My lack of enthusiasm for this latest round of war between Israel and its neighbors should not be misunderstood as lack of solidarity with Israel. On the other hand, when I read around the Jewish blogosphere, I am appalled at the level of triumphalism and hostility towards anyone who has had the temerity to question whether Israel's resopnse was disproportionate.
I would not presume to tell Ehud Olmert how to handle this crisis. He has better advisors than I. I would tell him that I wish him and his family peace. I would tell him to do what he can to secure the release of his young warriors. I would tell him to do what he must to stop the rocket attacks against Israel. And I'd tell him I've got his back. I'd also tell him to stop punishing the people of Lebanon who are not supporting Hezbollah. I would warn him that if Lebanon has no center, Israel would, in my opinion, be a much more dangerous place. I would not tell him his job, however.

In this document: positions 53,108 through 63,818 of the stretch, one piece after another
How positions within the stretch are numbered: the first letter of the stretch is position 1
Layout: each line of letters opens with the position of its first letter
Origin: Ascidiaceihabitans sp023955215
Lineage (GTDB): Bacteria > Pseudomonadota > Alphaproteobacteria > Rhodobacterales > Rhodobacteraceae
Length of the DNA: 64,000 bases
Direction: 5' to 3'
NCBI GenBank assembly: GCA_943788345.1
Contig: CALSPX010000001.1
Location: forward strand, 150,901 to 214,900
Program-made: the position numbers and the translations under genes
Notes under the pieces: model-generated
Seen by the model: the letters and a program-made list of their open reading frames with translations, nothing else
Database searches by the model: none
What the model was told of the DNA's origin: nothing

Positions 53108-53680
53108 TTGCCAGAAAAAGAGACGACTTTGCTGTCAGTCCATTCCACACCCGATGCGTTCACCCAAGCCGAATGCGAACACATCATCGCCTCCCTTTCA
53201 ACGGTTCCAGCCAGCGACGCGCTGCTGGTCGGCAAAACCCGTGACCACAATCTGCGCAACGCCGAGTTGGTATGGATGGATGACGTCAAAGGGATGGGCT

There were two pictures in Friday's papers. One showed a young Israeli soldier in grief at the funeral of a friend. The other showed a crowd of Syrian women demonstrating and screaming for war. There are no demonstrations in Israel demanding war (American supporters of Israel take note). It was not Israel that broke the truce by sneaking across the border and kidnapping the enemy. The difference in those two pictures only serves to reinforce my allegiance. One of the parties in this conflict has shown a willingness to engage its opponents. It is not the Palestinians or their neighbors.
I'd like to say that Olmert and Israel are in my prayers, but I don't believe in prayer, per se, but besides that, I wouldn't pray for Israel, I'd pray for peace. Everyone over there would benefit from that.